No wonder it appears as though Remain did well, given the producers of the graph have fiddled the figures. If I put Leave altogether, then split Remain into Revoke and Additional Referendum, I could fiddle the figures to make it look overwhelmingly in favour of Leave.

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Re: Democracy under threat.

Post by EDJOHNS » Fri Sep 27, 2019 8:51 am

Vokuhila wrote:
Thu Sep 26, 2019 10:09 pm
EDJOHNS wrote:
Wed Sep 25, 2019 4:46 pm
I have not in my working life from the mid 60's to 2012 when I retired found one German I would like to go for a drink with.
I'm sure if Jürgen Klopp called and asked if you fancied sinking a couple of pilsners with him, you probably wouldn't say no.

Seriously though, it's obvious that your anti-German feelings run deep and there's more to the reasons behind them than meets the eye. As a person of a certain age I can't imagine they'll change much now either, but there'll always be people like Carl von Ossietzky and Sophie Scholl to prove you wrong. Incidentally, I'm reading A Life Too Short: The Tragedy of Robert Enke at the moment - no one could ever accuse him of being arrogant.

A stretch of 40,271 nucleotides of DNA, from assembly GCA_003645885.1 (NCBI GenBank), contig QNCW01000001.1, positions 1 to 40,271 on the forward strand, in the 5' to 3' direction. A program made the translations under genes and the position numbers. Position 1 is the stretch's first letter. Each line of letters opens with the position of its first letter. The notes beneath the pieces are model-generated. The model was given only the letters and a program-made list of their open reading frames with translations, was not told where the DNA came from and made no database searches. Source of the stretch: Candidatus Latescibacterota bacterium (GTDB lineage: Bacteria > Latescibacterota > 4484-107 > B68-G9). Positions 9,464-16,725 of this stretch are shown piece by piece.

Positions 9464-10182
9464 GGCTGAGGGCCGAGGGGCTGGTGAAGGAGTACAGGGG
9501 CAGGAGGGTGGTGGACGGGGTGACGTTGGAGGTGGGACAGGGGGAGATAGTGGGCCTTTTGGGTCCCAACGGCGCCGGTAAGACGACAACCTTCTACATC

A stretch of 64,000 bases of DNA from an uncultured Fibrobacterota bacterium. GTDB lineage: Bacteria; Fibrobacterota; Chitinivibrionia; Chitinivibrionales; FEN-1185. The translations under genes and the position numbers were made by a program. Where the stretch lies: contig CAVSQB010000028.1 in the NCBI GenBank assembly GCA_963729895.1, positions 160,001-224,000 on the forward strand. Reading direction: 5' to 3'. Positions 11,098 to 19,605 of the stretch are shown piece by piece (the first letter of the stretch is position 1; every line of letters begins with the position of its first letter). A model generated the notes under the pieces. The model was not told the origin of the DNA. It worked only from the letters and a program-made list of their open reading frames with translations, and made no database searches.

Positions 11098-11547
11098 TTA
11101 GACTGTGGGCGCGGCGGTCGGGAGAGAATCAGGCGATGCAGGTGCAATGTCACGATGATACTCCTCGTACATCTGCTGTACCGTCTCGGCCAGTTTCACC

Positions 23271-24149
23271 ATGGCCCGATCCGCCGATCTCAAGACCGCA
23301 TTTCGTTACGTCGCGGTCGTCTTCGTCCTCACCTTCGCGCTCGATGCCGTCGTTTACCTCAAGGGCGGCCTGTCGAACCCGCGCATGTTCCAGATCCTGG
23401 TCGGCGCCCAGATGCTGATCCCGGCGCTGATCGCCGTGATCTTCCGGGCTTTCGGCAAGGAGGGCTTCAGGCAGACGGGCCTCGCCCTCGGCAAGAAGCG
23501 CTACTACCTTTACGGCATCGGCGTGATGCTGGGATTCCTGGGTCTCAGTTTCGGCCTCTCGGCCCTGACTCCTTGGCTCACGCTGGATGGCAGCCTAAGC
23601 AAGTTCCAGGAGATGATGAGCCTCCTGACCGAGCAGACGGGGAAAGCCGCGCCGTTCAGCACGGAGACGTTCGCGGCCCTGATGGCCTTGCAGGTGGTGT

Anyways, back to Brexit...
My daughter would jump at the chance as she is a Liverpool fan, but as the only Prem league club I am interested in are WHU I would not go out of my way to meet Klopp. That said, he does come across as the exception to the rule.
Peoples opinions are built over life's experience. Mine having dealt with them virtually all my life is I just don't like them. The sadness is that people won't just accept that and keep pushing and digging and in the end annoyance pushes you to use stronger words than you actually want to do in anger at being pushed. I would add before it all becomes about WW2 alone, I get on fine with both Japanese and Italians.

I have said for many years, Germany lost 2 world wars with bullets but they are winning the 3rd with money and words. I am NOT a Euro hater.(my working life proves that beyond any doubt), I detest the idea I should stand and salute a flag I do not believe in and an "anthem" that belittles the country I love.
I wonder how many out there having a go at me can actually sing the entire national anthem. Most countries sing their's in entirety. Why do we only sing 1/3rd of ours?

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Re: Democracy under threat.

Post by lo36789 » Fri Sep 27, 2019 9:04 am

EDJOHNS wrote:
Fri Sep 27, 2019 8:51 am
I wonder how many out there having a go at me can actually sing the entire national anthem. Most countries sing their's in entirety. Why do we only sing 1/3rd of ours?
Who cares?